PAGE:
The model considered in this paper, hereafter referred to as a general random intersection graph, represents a generalization [9, 12, 2] of random intersection graphs. It is defined on a node set as follows. Each node () is assigned an object set from an object pool consisting of distinct objects, where is a function of . Each object is constructed using the following twostep procedure: First, the size of , , is determined according to some probability distribution . Of course, we have , with denoting the probability that event occurs. Next, is formed by selecting distinct objects uniformly at random from the object pool . In other words, conditioning on , set is chosen uniformly among all size subsets of . This process is repeated independently for all object sets . Finally, an undirected edge is assigned between two nodes if and only if their corresponding object sets have at least one object in common; namely, distinct nodes and have an edge in between if and only if . The graph defined through this adjacency notion is denoted by .
A specific case of the general model , known as the binomial random intersection graph, has been widely explored to date [9]–[14]. Under this model, each object set is constructed by a Bernoullilike mechanism; i.e., by adding each object to independently with probability . Like integer , probability is also a function of . The term “binomial” accounts for the fact that now follows a binomial distribution with as the number of trials and as the success probability in each trial. We denote the binomial random intersection graph by , where subscript “b” stands for “binomial”.
Another wellknown special case of the general model is the uniform random intersection graph [15, 4, 16, 6, 17, 5]. Under the uniform model, the probability distribution concentrates on a single integer , where ; i.e., for each node , the object set size equals with probability . and are both integer functions of . We denote by the uniform random intersection graph, with “u” meaning “uniform”.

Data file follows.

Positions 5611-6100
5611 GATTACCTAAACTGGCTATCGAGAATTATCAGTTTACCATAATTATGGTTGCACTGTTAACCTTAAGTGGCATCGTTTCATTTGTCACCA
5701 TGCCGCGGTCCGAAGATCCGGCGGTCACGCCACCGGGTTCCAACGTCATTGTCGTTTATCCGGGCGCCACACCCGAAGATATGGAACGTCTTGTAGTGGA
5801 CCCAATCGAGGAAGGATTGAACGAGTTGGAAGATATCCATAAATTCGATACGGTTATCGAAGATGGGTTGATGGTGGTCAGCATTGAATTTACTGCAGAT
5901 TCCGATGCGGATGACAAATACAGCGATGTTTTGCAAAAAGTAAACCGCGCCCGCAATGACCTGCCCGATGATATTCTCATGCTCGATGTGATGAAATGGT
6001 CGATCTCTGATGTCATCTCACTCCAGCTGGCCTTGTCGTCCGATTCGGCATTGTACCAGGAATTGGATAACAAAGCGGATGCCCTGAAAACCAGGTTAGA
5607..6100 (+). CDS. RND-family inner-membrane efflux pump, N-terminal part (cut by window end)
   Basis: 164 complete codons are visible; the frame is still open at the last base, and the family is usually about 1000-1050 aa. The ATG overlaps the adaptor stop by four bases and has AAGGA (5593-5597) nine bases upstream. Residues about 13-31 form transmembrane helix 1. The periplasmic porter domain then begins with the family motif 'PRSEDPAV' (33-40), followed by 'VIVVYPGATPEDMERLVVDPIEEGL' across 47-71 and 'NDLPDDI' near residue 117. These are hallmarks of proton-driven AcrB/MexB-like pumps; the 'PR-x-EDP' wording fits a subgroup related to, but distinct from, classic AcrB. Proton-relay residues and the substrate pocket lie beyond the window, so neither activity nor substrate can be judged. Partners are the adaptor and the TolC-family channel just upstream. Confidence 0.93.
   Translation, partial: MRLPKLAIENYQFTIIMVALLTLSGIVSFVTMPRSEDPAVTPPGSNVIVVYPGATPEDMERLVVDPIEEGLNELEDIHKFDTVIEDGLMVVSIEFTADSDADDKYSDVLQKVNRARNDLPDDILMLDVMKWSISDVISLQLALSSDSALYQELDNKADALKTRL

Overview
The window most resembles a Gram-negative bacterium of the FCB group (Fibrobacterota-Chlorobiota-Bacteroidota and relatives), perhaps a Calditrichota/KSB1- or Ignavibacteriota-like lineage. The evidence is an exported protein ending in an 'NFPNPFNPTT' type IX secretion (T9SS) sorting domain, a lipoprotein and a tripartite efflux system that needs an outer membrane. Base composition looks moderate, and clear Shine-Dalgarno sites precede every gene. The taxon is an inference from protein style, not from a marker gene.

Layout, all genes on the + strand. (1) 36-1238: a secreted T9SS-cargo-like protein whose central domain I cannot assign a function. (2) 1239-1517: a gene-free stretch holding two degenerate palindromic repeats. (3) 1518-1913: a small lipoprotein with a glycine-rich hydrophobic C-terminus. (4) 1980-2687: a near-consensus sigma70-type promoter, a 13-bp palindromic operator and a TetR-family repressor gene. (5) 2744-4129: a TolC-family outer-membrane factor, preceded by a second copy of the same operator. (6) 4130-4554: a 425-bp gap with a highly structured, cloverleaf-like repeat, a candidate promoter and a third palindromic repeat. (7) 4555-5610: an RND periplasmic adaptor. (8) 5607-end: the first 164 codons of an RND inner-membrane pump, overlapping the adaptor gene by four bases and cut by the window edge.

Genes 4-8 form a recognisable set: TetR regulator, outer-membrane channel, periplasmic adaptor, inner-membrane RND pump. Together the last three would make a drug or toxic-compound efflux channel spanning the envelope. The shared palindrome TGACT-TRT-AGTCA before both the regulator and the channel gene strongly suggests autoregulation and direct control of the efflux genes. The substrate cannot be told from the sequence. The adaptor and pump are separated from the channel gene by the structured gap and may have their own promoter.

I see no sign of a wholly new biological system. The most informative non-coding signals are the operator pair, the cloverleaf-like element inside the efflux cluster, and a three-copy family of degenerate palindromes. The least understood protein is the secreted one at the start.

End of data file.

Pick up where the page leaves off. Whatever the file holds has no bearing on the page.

A concrete example for the application of random intersection graphs can be given in the context of secure wireless sensor networks. As explained in detail in numerous other places [2, 7, 4, 5, 3, 10, 8, 11], the uniform random intersection graph model is induced naturally by the Eschenauer–Gligor (EG) random key predistribution scheme [6], which is a typical solution to ensure secure communications in wireless sensor networks. In particular, let the set of nodes in graph stand for the sensors in the wireless network. Also, let the object pool (with size ) represent the set of cryptographic keys available to the network and let be the number of keys assigned to each sensor (selected uniformly at random from the key pool ). Then, the edges in represent pairs of sensors that share at least one cryptographic key and thus that can securely communicate over existing wireless links in the EG scheme. In the above application, objects that nodes have are cryptographic keys, so uniform random intersection graphs are also referred to as random key graphs [17, 4, 3].